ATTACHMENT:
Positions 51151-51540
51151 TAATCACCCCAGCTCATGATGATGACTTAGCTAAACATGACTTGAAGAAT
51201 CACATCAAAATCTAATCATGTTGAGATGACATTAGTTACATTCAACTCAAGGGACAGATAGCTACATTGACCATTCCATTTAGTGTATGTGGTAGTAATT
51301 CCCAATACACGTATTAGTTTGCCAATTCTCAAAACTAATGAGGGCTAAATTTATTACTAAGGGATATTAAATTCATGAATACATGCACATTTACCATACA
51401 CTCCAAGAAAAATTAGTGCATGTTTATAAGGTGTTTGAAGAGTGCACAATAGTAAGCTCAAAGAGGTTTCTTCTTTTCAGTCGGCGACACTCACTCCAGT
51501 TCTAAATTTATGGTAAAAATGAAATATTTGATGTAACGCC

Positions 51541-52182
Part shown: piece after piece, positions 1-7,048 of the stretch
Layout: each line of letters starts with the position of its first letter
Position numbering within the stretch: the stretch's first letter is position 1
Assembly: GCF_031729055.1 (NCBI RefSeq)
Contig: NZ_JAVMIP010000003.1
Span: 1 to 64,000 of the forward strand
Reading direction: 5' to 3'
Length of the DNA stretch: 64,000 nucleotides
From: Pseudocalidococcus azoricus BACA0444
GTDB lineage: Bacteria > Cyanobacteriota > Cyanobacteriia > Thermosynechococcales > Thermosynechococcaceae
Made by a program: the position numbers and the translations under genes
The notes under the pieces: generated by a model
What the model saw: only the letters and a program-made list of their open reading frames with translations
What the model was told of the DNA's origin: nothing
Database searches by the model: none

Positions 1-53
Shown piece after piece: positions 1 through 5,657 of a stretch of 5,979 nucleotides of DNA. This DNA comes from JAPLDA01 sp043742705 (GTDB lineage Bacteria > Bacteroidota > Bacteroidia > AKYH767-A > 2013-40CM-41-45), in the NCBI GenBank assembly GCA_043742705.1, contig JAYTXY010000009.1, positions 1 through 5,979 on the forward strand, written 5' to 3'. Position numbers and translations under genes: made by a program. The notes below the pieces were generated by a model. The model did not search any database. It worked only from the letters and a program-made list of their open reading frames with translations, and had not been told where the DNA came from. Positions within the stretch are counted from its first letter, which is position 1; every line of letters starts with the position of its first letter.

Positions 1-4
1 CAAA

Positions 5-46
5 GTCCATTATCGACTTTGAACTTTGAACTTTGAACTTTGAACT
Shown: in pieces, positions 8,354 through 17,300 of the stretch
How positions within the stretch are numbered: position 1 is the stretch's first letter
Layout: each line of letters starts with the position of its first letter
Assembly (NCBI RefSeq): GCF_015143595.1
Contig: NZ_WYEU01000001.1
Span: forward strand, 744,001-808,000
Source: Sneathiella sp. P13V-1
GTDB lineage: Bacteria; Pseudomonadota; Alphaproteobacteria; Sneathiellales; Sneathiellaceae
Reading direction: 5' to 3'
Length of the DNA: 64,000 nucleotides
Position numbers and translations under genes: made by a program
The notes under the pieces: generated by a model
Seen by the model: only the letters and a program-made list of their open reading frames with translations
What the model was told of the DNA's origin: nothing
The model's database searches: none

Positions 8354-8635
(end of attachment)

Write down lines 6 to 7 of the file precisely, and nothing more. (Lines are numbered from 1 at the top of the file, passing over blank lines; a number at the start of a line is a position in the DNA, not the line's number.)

51501 TCTAAATTTATGGTAAAAATGAAATATTTGATGTAACGCC

Positions 51541-52182